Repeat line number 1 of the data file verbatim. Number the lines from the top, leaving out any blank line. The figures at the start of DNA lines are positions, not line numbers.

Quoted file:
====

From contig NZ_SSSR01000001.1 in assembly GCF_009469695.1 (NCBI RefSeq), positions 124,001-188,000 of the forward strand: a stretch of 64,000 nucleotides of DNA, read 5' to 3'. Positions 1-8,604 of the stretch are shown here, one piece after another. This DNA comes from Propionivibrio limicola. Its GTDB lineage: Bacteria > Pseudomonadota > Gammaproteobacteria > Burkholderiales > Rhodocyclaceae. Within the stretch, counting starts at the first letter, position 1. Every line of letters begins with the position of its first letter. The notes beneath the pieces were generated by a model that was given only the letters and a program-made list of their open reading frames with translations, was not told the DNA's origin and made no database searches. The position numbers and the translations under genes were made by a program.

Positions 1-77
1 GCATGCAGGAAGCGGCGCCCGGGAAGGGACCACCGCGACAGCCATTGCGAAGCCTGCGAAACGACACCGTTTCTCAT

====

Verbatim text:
From contig NZ_SSSR01000001.1 in assembly GCF_009469695.1 (NCBI RefSeq), positions 124,001-188,000 of the forward strand: a stretch of 64,000 nucleotides of DNA, read 5' to 3'. Positions 1-8,604 of the stretch are shown here, one piece after another. This DNA comes from Propionivibrio limicola. Its GTDB lineage: Bacteria > Pseudomonadota > Gammaproteobacteria > Burkholderiales > Rhodocyclaceae. Within the stretch, counting starts at the first letter, position 1. Every line of letters begins with the position of its first letter. The notes beneath the pieces were generated by a model that was given only the letters and a program-made list of their open reading frames with translations, was not told the DNA's origin and made no database searches. The position numbers and the translations under genes were made by a program.